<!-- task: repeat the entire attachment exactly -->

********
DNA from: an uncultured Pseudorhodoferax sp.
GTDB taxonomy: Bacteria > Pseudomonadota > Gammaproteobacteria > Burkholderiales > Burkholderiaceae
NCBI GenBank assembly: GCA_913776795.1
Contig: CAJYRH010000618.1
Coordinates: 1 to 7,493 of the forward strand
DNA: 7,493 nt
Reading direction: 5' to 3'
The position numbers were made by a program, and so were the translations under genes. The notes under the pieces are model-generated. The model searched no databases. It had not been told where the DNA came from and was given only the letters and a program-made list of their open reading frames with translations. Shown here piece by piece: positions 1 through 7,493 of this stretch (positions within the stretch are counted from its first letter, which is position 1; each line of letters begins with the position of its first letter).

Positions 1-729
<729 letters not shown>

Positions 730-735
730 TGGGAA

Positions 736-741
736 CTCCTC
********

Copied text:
DNA from: an uncultured Pseudorhodoferax sp.
GTDB taxonomy: Bacteria > Pseudomonadota > Gammaproteobacteria > Burkholderiales > Burkholderiaceae
NCBI GenBank assembly: GCA_913776795.1
Contig: CAJYRH010000618.1
Coordinates: 1 to 7,493 of the forward strand
DNA: 7,493 nt
Reading direction: 5' to 3'
The position numbers were made by a program, and so were the translations under genes. The notes under the pieces are model-generated. The model searched no databases. It had not been told where the DNA came from and was given only the letters and a program-made list of their open reading frames with translations. Shown here piece by piece: positions 1 through 7,493 of this stretch (positions within the stretch are counted from its first letter, which is position 1; each line of letters begins with the position of its first letter).

Positions 1-729
<729 letters not shown>

Positions 730-735
730 TGGGAA

Positions 736-741
736 CTCCTC